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Was it the weather?

Housing sector stakeholders are always looking at U.S. data for signals as to how things will play out here. The United States is Canada's largest trading partner, so America's fiscal and monetary policy and consumer demand trends all inevitably spill over the border. Now it looks like Canadian forecasters will also have to watch U.S. weather reports.

The latest revisions to American economic data released late last month, show that that the country's gross domestic product actually shrank during the first quarter by 2.9 per cent. Experts at the large financial institutions generally put a positive spin on the numbers. A typical response, by TD Economics, was to attribute the decline, which was concentrated in the personal spending and international trade sectors, to weather-related factors. The guess being that the quarterly decline was thus just temporary, and that things will bounce back during the rest of the year.

Others are not so sure. For instance, Peter Schiff, president of Euro Pacific Capital, ridicules the notion. He points out that while the United States did have its 10th worst winter in the last 50 years, if weather had been that serious a factor in the pullback, then the U.S. would have seen similar drops in other hard weather years.

Strong economic data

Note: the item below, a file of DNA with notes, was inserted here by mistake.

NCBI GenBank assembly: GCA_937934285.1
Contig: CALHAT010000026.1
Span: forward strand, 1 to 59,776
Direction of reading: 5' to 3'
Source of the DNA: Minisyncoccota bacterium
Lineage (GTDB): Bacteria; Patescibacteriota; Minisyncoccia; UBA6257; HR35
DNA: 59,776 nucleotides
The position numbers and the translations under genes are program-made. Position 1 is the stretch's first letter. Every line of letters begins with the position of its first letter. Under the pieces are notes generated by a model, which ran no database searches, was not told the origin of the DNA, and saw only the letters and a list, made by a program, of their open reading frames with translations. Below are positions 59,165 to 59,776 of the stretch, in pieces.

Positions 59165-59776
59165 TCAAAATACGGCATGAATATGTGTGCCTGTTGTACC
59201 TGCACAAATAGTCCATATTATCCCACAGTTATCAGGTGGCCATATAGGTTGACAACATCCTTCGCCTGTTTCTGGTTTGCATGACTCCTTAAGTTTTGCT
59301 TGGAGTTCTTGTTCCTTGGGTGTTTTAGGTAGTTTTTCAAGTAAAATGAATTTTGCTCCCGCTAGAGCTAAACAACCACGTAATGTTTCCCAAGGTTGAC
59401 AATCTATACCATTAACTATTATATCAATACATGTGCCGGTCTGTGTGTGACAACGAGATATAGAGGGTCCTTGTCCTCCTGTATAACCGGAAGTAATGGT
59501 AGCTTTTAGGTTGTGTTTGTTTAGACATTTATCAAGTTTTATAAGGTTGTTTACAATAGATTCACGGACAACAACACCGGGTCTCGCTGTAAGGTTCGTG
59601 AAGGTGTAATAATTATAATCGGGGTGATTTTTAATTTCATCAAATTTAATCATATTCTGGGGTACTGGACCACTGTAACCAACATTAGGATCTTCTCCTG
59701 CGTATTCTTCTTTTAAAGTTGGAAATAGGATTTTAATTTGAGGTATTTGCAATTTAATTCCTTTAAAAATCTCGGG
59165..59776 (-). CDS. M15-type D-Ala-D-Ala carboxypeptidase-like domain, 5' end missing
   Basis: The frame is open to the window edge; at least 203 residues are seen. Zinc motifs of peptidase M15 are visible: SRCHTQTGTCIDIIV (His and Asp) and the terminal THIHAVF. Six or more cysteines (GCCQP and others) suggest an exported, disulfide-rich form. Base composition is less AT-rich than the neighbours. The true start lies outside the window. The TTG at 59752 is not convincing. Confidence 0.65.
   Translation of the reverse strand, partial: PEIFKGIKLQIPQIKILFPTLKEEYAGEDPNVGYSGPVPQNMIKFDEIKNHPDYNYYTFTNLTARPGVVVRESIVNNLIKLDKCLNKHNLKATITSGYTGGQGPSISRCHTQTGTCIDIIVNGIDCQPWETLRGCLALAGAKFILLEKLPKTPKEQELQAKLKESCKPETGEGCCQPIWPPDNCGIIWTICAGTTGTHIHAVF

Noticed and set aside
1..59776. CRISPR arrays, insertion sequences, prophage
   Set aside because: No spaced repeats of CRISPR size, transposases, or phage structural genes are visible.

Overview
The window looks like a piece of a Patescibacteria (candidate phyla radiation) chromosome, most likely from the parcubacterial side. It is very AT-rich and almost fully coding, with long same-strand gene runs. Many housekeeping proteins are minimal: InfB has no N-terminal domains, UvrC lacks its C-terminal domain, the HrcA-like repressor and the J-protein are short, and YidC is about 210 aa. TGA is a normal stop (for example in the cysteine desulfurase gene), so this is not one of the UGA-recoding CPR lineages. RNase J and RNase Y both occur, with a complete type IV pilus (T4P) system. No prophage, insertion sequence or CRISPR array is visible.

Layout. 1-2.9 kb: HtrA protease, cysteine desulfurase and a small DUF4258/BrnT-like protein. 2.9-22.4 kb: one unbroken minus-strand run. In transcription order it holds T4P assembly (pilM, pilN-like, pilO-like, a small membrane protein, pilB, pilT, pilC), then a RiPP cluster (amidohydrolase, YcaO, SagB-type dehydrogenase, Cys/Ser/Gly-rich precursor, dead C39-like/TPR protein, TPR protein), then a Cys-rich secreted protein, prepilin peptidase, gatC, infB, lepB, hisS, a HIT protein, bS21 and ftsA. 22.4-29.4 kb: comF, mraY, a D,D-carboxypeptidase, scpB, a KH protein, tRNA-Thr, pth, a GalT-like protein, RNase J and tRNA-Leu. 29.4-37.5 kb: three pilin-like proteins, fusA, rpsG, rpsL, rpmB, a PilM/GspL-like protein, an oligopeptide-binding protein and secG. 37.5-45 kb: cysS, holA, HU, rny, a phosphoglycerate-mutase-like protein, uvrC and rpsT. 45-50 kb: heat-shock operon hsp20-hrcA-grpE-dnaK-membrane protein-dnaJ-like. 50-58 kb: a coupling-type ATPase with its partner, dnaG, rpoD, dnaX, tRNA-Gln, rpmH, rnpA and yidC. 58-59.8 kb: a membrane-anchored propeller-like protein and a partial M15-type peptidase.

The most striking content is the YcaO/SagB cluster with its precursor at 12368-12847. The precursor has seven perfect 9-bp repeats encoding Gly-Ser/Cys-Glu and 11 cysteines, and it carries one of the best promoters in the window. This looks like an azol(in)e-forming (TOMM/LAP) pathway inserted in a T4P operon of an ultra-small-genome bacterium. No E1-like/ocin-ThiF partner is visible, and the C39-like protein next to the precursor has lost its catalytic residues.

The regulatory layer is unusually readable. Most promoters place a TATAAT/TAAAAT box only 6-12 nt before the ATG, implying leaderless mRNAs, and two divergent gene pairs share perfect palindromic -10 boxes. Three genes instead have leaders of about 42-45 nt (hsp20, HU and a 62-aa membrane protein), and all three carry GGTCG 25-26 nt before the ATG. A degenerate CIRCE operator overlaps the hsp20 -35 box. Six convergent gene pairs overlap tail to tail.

The debate over whether America's sorry first quarter data is just a blip is no mere academic disagreement. If the economy is headed for a rough patch, as Schiff believes, then consumers would be better off putting aside all the money they can in order to prepare for bad times. However, if all is good, as financial institutions and government authorities seem to indicate, then we should be able to continue on our present course.

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The good news is that the latest employment numbers indicate that they may be right. The U.S. economy created an impressive 288,000 jobs in June. That follows strong performances in each of the two previous months.

Gross domestic product growth is tied to two major factors: the number of people working and how productive they are. According to James Marple, a senior economist at TD Economics, the new numbers suggest that the U.S. economy will indeed return to positive results during the second quarter. "The ongoing strength in job growth should put to rest any lingering doubts that the recovery is gaining traction," he wrote in a recent note to the bank's clients. "The trend is clearly accelerating and the number of industries adding jobs is broadening."

The news in Canada wasn't as good, with the loss of 9,000 jobs in June, following a strong 26,000 gain in May.

However, there are a few silver linings. For one, the Bank of Canada will be in no rush to raise interest rates if the economy remains this sluggish: That should please consumers and potential home buyers. Furthermore, if more Americans are working and buying stuff it will lead to more demand for Canadian goods.

In turn, companies could well be calling back some of those workers to fulfill those new orders.

Peter Diekmeyer is Bankrate.ca's economics columnist. He can be reached at peter@peterdiekmeyer.com

-- Posted July 21, 2014
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